5. Mixed grave goods: Brittonic and Germanic artefacts, jewellery, etc.; cf. the Sutton Hoo hanging bowl (perhaps owned by king Raedwald of East Anglia) (Harke 2003: 17)

Recent DNA analyses have suggested that, since the Anglo-Saxons, (19) the Vikings (20) and the Normans (21) only came in small numbers and ruled a native population much larger in size, the DNA of the British population remained largely unchanged, in spite of the tact that they adopted the language and culture of the Anglo-Saxons and absorbed the languages of the Scandinavians and the Normans. In other words, the Britons became English by assuming Anglo-Saxon, Viking and Norman culture under the respective domination of their elites. This is, however, a very controversial matter, indeed, and speculations of this sort lie outside the domain of the sociology of language change.

The question now arises as to why the Britons did not adopt the Latin language during the almost 400 years of Roman domination, like their cousins, the Gauls, Belgians and Aquitanians had done in Gallia. The answer that has been suggested pertains to the different power structure of the Roman Empire, particularly in the peripheral areas, and that of the Anglo-Saxons. While the Empire seems to have been territorily defined, the rule of the Anglo-Saxons appear to have been ethnically defined. The ethnogenesis of the Germanic tribes needs to be viewed in connection with the Teutonic Migrations. The ethnogenesis both of the Continental Saxons and of the Anglo-Saxons is an interesting topic, in that it has been suggested that both had a very strong awareness of their ethnic lies and enforced these on their own people as well as on their colonized subjects ("assertive monoculturalism"). (22)

If we assume that the native Britons in the South West, the Midlands and the North slowly shifted to Old English in the course of two to four centuries (fifth to ninth), the type of linguistic contact and of language acquisition would have had to be that of the adult learner type. (23) Cross-linguistic research in contact linguistics has shown that adult second language acquisition in asymmetrical power situations leads to transfer of phonological and grammatical [L.sub.1] features to the target language. (24) Little or no lexical transfer is to be expected, because high status languages rarely borrow common lexis from dominated low status languages. (25) The shift from Late British to Old English exactly follows this pattern.

Why does the written documentation of the Old English dialects hot show grammatical transfer features, if the bulk of the population was culturally (and perhaps ethnically) British-derived? (26) The answer is complex and needs to be sought in at least two factors. The first is social and the second concerns the medium of communication, i.e. oral and written communication. The Anglo-Saxon kingdoms seem to have cultivated their "Englishness", i.e. their "Otherness" vis a vis their subjects, the Britons. "Englishness" was first affirmatively defined in opposition to the wealas, their unfree subjects working the land and the free Britons in Cumbria, Wales and Cornwall. In the later Anglo-Saxon period, "Englishness" was affirmatively defined in terms of religious difference regarding the Scandinavians. The self-definition of the Christian Anglo-Saxons seems to have been based on their understanding of themselves in salvational terms. The title of Bede's Historia ecclesiastica gentis anglorum reflects a telling ideological construct, welding the different elite groups of Anglo-Saxon society together in terms of their ethnic extraction.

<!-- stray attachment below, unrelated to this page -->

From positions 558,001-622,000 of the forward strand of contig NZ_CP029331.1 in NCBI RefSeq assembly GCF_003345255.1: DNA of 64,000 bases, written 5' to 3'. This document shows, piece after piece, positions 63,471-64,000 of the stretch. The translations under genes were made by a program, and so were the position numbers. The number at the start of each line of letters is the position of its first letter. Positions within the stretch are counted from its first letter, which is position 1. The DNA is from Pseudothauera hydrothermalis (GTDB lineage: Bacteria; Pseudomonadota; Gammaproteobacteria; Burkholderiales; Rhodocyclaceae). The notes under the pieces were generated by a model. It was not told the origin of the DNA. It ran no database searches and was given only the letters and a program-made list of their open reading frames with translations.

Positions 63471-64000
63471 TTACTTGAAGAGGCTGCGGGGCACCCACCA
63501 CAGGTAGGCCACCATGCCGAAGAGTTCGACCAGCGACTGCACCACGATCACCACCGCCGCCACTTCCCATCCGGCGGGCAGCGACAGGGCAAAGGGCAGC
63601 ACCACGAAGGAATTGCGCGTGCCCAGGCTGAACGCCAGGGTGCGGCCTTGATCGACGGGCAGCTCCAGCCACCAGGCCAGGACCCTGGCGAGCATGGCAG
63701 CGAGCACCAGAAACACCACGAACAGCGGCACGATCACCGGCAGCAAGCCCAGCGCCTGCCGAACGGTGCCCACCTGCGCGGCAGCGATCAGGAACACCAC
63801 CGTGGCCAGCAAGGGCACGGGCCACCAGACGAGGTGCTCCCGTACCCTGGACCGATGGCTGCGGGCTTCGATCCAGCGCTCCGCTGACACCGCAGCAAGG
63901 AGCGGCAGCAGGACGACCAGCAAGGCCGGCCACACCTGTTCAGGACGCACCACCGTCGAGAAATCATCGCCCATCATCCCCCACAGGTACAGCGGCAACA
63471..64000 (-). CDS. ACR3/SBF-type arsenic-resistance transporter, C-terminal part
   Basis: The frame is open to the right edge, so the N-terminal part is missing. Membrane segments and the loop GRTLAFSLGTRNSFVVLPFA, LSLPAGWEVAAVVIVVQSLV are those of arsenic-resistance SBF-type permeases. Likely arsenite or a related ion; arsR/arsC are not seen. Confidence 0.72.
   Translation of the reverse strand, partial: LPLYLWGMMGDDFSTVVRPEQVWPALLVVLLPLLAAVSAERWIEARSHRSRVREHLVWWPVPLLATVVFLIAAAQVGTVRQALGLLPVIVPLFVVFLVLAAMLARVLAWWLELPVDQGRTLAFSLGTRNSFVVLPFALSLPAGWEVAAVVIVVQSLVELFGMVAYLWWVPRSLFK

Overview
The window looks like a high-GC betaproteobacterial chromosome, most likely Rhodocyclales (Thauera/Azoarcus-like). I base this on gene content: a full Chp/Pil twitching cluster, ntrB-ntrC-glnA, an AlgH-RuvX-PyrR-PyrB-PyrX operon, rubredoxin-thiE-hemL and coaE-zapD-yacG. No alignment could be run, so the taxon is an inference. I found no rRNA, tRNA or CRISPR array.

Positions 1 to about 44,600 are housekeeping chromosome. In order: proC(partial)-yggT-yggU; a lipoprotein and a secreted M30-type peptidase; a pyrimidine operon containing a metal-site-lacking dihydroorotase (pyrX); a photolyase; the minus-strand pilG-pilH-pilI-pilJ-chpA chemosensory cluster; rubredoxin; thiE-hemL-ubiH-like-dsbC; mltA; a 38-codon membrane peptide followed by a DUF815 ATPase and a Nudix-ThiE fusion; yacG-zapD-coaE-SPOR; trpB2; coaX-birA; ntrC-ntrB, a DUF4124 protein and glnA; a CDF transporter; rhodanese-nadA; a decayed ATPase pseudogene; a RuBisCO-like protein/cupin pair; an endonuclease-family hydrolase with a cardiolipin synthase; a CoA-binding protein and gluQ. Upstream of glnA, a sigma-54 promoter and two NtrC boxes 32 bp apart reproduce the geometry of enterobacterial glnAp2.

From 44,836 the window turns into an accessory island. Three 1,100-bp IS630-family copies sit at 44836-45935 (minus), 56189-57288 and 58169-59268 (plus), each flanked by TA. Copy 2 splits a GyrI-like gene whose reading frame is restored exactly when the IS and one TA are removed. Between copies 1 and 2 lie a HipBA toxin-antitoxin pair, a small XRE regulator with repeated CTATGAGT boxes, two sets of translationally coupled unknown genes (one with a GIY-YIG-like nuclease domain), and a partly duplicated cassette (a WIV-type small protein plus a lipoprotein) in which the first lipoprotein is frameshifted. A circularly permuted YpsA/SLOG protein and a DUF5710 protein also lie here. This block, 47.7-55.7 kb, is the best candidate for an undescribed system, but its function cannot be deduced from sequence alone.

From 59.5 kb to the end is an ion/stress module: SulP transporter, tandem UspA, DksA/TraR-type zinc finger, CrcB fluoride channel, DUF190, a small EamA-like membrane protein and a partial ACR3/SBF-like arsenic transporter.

The second important factor is that of the written language. At the beginning of this paper, I mentioned that Old English was enscripted in the seventh century AD and that the written standard was kept remarkably constant, typologically speaking, across the long centuries of the continued cultivation and preservation of Anglo-Saxon culture. The written language was, of course, that of a small powerful elite, ethnically the Anglo-Saxons. At the end of the seventh century, I would assume that the gap between the spoken and written language of the elite was comparatively small, I would assume. (27) In the later period, there must have been a tripartite division of the types of OE: a) the written language of the elite the norms of which were carefully maintained (O[E.sub.W]), (28) b) the spoken vernacular of the elite (O[E.sub.H]), and here we can only guess how large the gap between the written and the spoken language was, and c) the vernacular of the bulk of the population, which was largely of British and in the Danelaw areas also of Scandinavian extraction (O[E.sub.L]). The situation certainly differed significantly by area and gave rise to the differences of dialect that later emerged. The diglossia of spoken Anglo-Saxon, whether the high or the low prestige variety, never surfaced in writing during the entire Anglo-Saxon period. (29) Of the two types of spoken Old English, only the low variety surfaced after the replacement of the Anglo-Saxon elite by William the Conqueror, which took him some 20 years, as already mentioned.